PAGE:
Saturday, June 7, 2008

A Brief Divergence

Campaign Systems -

I'm wedded to the Volley & Bayonet rules for my Marlburian miniatures gaming. This is (as of Historicon '08) the 2nd Edition of Volley & Bayonet (referred to from now on as VnB2). I've been lucky to have the playtest version.

At Enfilade! this year (2008) I got to watch Bruce McFarlane's Battle of Torgau using the Humberside Extensions of DBA (aka DBA-HX). I have been experimenting with them and how to convert back and forth between a favorite campaign system and the miniatures table. The first tests were quite successful.

The campaign system is the boardgame Frederick the Great. It captures much of the feel of 18th Century warfare. I've tried the box-to-box system, and while it is very good, and given to much calculation, I've settled on the FtG system because I can do it in my sleep, and it has a CRT for use if you don't want to actually game out a battle.

Some things don't quite transfer over from FtG and DBA-HX and back again. Think of them as something I'll deal with in the future. But for right now, they work quite well.

So what was this playtest?

I found a local gamer who knew the game FtG rather well and was relatively experienced with DBA 2.2 (and the unwritten rules thereof), and emailed him a map I made up with Campaign Cartographer 2 (copyright Profantasy). We dickered back and forth about die rolls and the size of forces. We settled on the long-awaited disagreement between Saxe-Schweinrot and Ober-Bindlestiff. There is some dispute about the exact location of the border, and Saxe-Schweinrot wants a barrier of fortresses. Since few, if any, of the fortresses on the border are fortified to any real extent (they have a curtain wall and covered way, but that's about it), this is an issue.

Both sides mustered the forces allowed by the map. This resulted in 12 brigades of foot and 5 of horse for Saxe-Schweinrot, and 14 brigades of foot and 6 of horse for Ober-Bindlestiff. What followed was "normal" for anyone who has played FtG. We didn't rush out and have a mighty clash of arms. Instead we each sought to snap off some towns and deny others to the enemy. There were a couple of stare-downs where we tensed for a battle, but it didn't happen. In both cases (at least early in the campaign) it was because the forces were too even. Experience with 18th Century miniatures and FtG suggest very strongly that you avoid battle if the numbers are close to even.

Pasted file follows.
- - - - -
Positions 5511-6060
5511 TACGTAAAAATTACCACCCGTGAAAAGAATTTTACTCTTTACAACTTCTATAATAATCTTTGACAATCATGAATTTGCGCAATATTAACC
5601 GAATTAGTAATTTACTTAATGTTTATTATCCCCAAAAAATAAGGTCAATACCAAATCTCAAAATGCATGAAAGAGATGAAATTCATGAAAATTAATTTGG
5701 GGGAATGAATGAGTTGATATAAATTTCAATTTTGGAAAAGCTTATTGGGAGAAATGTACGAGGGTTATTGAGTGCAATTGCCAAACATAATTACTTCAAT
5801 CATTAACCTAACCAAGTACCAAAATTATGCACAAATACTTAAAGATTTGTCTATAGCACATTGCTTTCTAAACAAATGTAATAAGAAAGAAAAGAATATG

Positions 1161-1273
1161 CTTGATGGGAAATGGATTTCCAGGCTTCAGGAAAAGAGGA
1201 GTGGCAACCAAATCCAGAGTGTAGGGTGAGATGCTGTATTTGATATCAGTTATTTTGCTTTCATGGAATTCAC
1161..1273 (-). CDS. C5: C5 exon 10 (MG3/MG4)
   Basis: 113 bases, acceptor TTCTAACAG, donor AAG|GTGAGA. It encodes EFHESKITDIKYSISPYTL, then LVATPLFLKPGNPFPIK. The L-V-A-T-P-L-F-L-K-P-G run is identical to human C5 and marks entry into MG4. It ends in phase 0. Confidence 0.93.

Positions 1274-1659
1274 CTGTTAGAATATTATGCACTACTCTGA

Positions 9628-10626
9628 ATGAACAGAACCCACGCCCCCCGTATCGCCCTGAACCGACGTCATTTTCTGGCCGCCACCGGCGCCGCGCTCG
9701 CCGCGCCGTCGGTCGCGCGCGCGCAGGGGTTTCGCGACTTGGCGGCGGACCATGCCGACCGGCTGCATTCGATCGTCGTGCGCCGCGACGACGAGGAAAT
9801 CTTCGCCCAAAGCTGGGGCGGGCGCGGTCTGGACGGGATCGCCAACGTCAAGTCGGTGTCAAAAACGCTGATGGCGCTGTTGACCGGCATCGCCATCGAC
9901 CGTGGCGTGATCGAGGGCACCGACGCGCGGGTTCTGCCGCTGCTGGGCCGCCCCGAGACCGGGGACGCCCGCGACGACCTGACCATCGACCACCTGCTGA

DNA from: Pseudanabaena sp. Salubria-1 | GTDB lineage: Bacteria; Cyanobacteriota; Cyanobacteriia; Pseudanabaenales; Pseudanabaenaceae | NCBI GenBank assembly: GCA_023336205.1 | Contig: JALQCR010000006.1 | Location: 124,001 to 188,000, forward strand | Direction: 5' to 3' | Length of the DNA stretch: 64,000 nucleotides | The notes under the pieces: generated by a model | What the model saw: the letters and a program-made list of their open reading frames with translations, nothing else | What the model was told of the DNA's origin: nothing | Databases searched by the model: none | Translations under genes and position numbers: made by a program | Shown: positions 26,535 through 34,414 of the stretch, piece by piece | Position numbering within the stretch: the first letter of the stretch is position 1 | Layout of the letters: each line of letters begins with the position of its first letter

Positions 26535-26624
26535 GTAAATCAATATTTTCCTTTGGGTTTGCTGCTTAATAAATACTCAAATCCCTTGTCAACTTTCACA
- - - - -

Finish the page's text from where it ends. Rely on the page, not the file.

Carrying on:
Then my opponent sent a flying detachment deep into my territory to snap up a couple of barely defended depots. He was successful, too, causing me to start suffering attrition until I could get back in supply. I ignored that when he made a mistake with his route and I was able to come down on him with most of the main army. In FtG terms I had 15 points, he had 5. We decided not to game this one out. The CRT gave him 40% losses, I had 5%. He lost 2 SP destroyed, and 2 captured. The leader got away with 1 SP, and was demoralized (no fooling!). I lost 1 SP.

With most of my troops snapping off that detachment, my opponent attacked on another front and captured two towns. By now I had my supply back in order, and marched out to fight him and regain the towns. He had 8 SP, I had 11. This one we put on the table. The dice ignored me through the first half of the fight. In the end I lost 20% (roughly) of my force, and he lost 25%. Each lost 2 SP, so there were no prisoners, and nobody was demoralized in FtG terms. But in miniatures terms I broke two of his three commands while he broke only one of mine. One of his fled, one was pinned in position. Mine refused to move. In miniatures terms he lost, but narrowly.

How to resolve this discrepancy (draw vs. loss)? We decided that it was a narrow victory for me. His force fell back grudgingly at the end of the day, not at all convinced that it had lost, and most definitely not demoralized. It had been roughly handled, but ended the day with forces still in hand. Our after-battle conversation centered more on tactics (neither of us were that familiar with DBA-HX) than on rules.

With both sides run down in numbers, we agreed to a truce for the balance of the season (only five more turns anyway). A ceasefire was put in place and we drew a line on the map to show the border. Neither of us is satisfied with it, so a future conflict is almost assured. Both of us have ideas on how the campaign system can be tweaked.

So, with that in mind, go to the DBA Resource Page at This is a great resource, and you can follow the links to the Humberside Extensions, aka

As for Freddie the Great, check around. There were two versions, one by Avalon Hill (bought out by Hasbro) and one by SPI. They are identical.

I admit that the report doesn't give much detail of the campaign. That might come later as we iron out the kinks (and create more elaborate maps).


Fitz-Badger said...

The fanaticus site may be down. I'm getting "Page cannot be displayed" messages when I try to access it (either directly or through that wiki site).
I'm interested to hear more about the campaign system. I assume FtG is out of print (considering SPI and AH are long since defunct). Any idea what the going rate for used copies is?

Maj_Gen_Stanley said...

I'd check e-bay and maybe TMP. If not, I have two copies (just have to find the other one), and would gladly sell it to you at the cost of shipping.

Bluebear Jeff said...


I clicked on the Fanaticus site and it opened right up . . . so give it another try.

Maj. Gen., your account sounds very interesting . . . I might have to hear more.

-- Jeff